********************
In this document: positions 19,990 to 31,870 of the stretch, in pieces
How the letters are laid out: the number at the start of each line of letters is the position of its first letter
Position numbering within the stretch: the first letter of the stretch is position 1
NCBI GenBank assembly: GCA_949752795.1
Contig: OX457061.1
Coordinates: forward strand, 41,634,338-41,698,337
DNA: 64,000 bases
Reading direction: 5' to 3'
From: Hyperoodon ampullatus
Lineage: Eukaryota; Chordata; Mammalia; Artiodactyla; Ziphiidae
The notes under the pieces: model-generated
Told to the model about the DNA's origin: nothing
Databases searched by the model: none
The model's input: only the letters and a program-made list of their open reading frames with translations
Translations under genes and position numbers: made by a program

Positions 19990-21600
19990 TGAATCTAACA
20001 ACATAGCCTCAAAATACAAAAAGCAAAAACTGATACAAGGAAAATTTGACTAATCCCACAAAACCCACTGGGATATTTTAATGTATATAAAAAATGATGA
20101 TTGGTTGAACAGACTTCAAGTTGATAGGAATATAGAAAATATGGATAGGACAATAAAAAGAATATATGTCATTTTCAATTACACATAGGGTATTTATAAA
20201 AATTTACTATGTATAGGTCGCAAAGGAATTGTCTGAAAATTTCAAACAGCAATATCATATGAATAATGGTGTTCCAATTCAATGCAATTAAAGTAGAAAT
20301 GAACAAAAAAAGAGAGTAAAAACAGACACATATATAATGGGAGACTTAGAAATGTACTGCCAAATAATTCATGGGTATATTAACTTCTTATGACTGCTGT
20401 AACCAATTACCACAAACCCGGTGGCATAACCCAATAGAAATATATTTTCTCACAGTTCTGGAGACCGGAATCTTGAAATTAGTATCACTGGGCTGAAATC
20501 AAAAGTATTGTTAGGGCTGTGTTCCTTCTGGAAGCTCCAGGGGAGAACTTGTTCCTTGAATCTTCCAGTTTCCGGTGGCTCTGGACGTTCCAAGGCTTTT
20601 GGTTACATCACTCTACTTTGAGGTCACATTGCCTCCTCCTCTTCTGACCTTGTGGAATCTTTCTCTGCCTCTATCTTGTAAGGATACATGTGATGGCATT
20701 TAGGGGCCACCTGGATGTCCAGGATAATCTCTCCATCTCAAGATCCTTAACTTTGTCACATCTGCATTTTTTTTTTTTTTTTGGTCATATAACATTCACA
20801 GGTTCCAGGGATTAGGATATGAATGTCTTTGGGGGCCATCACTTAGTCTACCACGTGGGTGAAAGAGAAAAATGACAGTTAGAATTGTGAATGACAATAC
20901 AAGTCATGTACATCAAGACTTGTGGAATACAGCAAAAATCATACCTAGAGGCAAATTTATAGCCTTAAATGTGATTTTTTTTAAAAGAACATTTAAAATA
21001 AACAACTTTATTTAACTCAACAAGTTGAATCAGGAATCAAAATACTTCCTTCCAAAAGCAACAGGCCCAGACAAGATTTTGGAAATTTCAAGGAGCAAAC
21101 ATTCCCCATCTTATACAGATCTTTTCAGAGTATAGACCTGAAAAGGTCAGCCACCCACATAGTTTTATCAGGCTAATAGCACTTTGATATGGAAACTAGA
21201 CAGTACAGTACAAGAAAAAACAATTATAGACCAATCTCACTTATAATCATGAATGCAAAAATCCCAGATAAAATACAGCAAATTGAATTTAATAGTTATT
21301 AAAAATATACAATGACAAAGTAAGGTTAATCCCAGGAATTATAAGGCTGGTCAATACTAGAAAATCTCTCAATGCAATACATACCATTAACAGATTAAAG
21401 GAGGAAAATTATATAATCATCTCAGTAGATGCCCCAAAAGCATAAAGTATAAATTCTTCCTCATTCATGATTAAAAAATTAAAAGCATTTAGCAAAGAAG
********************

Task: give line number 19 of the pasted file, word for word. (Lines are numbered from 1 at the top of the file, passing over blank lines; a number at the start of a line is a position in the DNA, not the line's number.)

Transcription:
20101 TTGGTTGAACAGACTTCAAGTTGATAGGAATATAGAAAATATGGATAGGACAATAAAAAGAATATATGTCATTTTCAATTACACATAGGGTATTTATAAA